Audit of appendicectomies at Frere Hospital, Eastern Cape.
Abstract: Objective. We sought to evaluate the surgical service in the central part of the Eastern Cape Province by reviewing the practice of appendicectomy at Frere Hospital. Specifically, it was our aim to compare the service to those patients who reside in and outside the East London metropolitan area and the outcomes of patients according to their operative finding.

Patients and methods. A retrospective study was performed on the medical records of all patients who underwent appendicectomy in a 26-month period. This entailed a thorough review of demographic factors, mode of presentation, operation factors and findings, and the postoperative course.

Results. In the study period, 436 appendicectomies were performed, of which 81% were performed after hours, with a consultant surgeon present in only 6% of cases. Of the group, 51% had a perforated appendix at surgery, and 12% a normal appendix. There was a significantly increased risk of perforation at the extremes of age and in patients from outside East London (63% v. 35% in East London). Those with perforated appendices stayed an average of 7.3 days in hospital, compared with 5 days for those with earlier appendicitis. Of the perforated group, 21% developed a complication, with 86% of all complications occurring in this group. The hospital stays were longer in those perforated appendices that were drained (10.7 days v. 6.1 days), and the rate of complications higher in this subgroup. Four patients died (1%)--all in the perforated group.

Discussion. The perforation rate in our setting is significantly higher than other published results. Patients with perforated appendices have longer hospital stays and are more likely to develop significant complications, including re-operation. Patients from outside East London, males and those at the extremes of age are more likely to have perforated appendices. This study lends little support to the advocates of drains, and recommends the use of non-absorbable sutures for skin closure. The majority of procedures are performed after hours by medical officers and registrars, but there is no evidence to suggest that this practice be altered, particularly in light of the high perforation rate. The main factor identified as contributing to the huge discrepancy between perforation rates (and hence morbidity) is delay in presentation to the operating surgeon for the region. Patient factors may contribute, but service factors are regarded as significant, including poor access to clinics and hospitals, transport and ambulance services, and the expertise of the referring medical staff. The need to improve the quality of patient care in the under-serviced rural areas of the Eastern Cape is highlighted.
Article Type: Report
Subject: Appendicitis (Care and treatment)
Appendectomy (Health aspects)
Appendectomy (Economic aspects)
Surgeons (Practice)
Authors: Rogers, A.D.
Hampton, M.I.
Bunting, M.
Atherstone, A.K.
Pub Date: 08/01/2008
Publication: Name: South African Journal of Surgery Publisher: South African Medical Association Audience: Academic Format: Magazine/Journal Subject: Health Copyright: COPYRIGHT 2008 South African Medical Association ISSN: 0038-2361
Issue: Date: August, 2008 Source Volume: 46 Source Issue: 3
Topic: Event Code: 200 Management dynamics
Geographic: Geographic Scope: South Africa Geographic Code: 6SOUT South Africa
Accession Number: 204550611
Full Text: '... formerly little more than a labour reservoir and a homeland of endemic ill-health'. (President Thabo Mbeki, 2004)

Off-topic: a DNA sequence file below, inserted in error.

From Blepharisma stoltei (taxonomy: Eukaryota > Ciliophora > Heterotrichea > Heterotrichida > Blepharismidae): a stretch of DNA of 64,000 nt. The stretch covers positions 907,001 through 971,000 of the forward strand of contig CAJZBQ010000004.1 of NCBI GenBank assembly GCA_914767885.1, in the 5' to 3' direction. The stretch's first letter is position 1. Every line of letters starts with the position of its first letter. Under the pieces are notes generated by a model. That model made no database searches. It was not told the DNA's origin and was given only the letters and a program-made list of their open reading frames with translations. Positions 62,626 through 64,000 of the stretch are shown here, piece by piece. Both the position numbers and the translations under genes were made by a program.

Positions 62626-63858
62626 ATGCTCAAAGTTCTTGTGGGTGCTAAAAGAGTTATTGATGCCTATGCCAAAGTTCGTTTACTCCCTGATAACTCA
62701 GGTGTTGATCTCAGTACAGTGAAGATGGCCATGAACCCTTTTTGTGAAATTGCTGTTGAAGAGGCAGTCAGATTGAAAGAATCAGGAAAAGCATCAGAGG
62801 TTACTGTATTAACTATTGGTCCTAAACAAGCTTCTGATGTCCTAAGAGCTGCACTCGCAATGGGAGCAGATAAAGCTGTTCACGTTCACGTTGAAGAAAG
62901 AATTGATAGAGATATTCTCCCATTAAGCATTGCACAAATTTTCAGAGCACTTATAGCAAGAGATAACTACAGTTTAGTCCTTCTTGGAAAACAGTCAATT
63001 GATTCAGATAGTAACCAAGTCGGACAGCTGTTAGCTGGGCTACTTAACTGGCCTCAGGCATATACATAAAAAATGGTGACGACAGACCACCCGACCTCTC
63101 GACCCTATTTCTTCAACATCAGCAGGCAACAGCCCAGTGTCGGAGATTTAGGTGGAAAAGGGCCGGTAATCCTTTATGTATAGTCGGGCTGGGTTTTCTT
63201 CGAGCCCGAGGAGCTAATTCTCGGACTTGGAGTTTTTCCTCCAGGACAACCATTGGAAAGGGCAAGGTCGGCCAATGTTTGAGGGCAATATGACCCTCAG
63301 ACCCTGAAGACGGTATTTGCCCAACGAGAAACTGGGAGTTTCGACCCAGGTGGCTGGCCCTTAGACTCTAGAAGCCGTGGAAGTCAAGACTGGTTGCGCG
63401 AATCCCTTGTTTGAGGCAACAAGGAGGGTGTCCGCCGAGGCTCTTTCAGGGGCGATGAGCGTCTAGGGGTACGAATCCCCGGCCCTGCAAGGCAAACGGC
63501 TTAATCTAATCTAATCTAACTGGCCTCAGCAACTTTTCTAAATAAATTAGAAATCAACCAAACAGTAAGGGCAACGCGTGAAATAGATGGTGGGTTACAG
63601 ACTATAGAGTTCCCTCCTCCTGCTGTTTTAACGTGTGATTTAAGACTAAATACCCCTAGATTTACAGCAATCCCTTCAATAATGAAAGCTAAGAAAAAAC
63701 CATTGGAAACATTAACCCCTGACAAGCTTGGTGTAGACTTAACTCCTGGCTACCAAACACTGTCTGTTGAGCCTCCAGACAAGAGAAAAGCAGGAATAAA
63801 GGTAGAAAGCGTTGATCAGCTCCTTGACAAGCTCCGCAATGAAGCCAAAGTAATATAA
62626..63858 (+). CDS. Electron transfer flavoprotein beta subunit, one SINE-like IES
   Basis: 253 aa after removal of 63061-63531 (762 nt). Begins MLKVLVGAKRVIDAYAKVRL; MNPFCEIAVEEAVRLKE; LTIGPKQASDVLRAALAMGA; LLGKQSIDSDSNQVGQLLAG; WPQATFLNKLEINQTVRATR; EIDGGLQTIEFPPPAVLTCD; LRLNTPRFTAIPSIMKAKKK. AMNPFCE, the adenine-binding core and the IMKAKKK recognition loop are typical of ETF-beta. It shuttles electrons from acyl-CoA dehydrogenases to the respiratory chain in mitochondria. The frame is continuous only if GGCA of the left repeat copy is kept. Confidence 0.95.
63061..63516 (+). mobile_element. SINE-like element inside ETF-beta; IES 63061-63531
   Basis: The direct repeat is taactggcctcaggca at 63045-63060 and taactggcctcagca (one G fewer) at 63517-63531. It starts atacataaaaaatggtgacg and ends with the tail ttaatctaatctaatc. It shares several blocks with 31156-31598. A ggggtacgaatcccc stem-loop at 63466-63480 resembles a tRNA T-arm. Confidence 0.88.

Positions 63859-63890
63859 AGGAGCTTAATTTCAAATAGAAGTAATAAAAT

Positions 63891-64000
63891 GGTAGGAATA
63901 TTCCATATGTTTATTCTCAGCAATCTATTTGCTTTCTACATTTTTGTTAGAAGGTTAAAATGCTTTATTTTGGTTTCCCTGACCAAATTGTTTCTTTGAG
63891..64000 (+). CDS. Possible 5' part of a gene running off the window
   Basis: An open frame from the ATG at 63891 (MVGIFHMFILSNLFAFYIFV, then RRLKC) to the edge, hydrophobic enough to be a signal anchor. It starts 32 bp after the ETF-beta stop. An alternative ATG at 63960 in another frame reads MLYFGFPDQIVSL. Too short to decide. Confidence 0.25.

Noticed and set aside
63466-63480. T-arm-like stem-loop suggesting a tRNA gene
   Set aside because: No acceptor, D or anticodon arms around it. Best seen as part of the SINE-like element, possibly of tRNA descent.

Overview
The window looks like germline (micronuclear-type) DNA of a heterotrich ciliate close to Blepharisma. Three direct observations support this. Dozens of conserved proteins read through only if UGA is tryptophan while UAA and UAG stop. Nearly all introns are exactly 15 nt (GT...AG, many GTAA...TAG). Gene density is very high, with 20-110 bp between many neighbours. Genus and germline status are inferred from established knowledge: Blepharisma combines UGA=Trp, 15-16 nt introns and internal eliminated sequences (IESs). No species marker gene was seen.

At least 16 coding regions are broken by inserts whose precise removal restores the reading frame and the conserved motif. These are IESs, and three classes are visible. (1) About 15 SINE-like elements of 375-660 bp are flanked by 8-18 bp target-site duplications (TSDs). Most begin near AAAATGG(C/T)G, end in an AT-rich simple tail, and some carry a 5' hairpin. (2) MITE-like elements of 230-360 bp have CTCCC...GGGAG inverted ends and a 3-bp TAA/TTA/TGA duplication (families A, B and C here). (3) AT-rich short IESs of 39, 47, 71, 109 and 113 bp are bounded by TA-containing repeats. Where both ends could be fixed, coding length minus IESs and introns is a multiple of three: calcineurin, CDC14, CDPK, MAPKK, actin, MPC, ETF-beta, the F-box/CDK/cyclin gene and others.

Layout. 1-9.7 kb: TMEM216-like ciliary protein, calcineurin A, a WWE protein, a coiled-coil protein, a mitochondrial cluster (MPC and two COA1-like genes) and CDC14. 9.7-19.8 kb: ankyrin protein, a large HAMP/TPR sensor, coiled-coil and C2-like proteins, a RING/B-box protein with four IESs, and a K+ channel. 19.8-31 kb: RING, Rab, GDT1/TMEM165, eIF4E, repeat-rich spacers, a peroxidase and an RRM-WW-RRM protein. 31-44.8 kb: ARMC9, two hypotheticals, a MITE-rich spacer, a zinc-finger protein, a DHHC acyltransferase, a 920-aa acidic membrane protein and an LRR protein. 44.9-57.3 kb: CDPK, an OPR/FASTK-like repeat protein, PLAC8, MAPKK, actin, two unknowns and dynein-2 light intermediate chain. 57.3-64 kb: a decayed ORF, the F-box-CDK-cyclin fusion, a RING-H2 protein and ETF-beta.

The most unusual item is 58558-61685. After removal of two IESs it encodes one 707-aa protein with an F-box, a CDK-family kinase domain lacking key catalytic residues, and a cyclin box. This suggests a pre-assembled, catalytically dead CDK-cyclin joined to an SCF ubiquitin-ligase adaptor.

The Eastern Cape is the second-largest province and home to 14.6% of South Africa's population. Of these 6.4 million people, 45% are younger than 15 years, and 63.4% reside in a rural area. (1,2) The Eastern Cape ranks last in many categories of socio-economic development. More than half (54.6%) of the potentially economically active population in the Eastern Cape are unemployed (national average 41%). Only 52.3% of the population has the use of electricity (national average 63.5%) and only 62.4% have access to tap water. These factors contribute significantly to the burden of disease in the province. In addition, the Eastern Cape has less than a third of the number of medical practitioners employed in the Western Cape, for instance, and 15 times fewer specialists for the population. (1,2)

Frere Hospital is one of two hospitals that together constitute the East London Hospital Complex (ELHC), which supplies specialist medical care (including virtually all surgery) to the largest of three regions in the province. This large geographical area (incorporating the Amatole, Chris Hani and Ukhahlamba district municipalities) is home to 44% of the Eastern Cape population. (2)

Appendicectomy is the most common non-trauma-related emergency surgical procedure at Frere Hospital. We undertook a retrospective study of appendicectomies, believing it to be an excellent means of evaluating the surgical service as a whole in this region.

Studies from the developing world are important not just to improve the practice of medicine locally, but also to contribute to the international debate regarding the precise aetiology of the disease, which has remained elusive. Appendicitis also continues to evade the diagnostic acumen of the most experienced surgeons and the various advances in radiology.

While appendicitis may be a common emergency in our setting, its incidence is believed to be significantly lower than that in First-World settings. The incidence in the UK, for instance, is believed to be about 52 per 100 000 population, whereas studies from South Africa have suggested an incidence of less than 9 per 100 000. Urbanisation and diets higher in refined sugars and lower in fibre have been hypothesised to account for the differences. (3-5)

In First-World settings, the mortality rate is now about 0.1%, whereas Third-World settings have stated mortality rates several times this number, ascribing the difference to delay in presentation and poor service provision. (3,6,7)

The mortality and morbidity rates are proportional to the number of perforated or ruptured appendices in one's practice. Several centres around the world have published their negative and perforated appendix rates (Table I). It is still widely believed that a negative rate of between 10% and 20% is acceptable in order to minimise the incidence of perforation with its increased morbidity. Perforation rates have ranged from 20% to 30%, and still higher with longer durations of symptoms before surgery. (7,8)

Materials and methods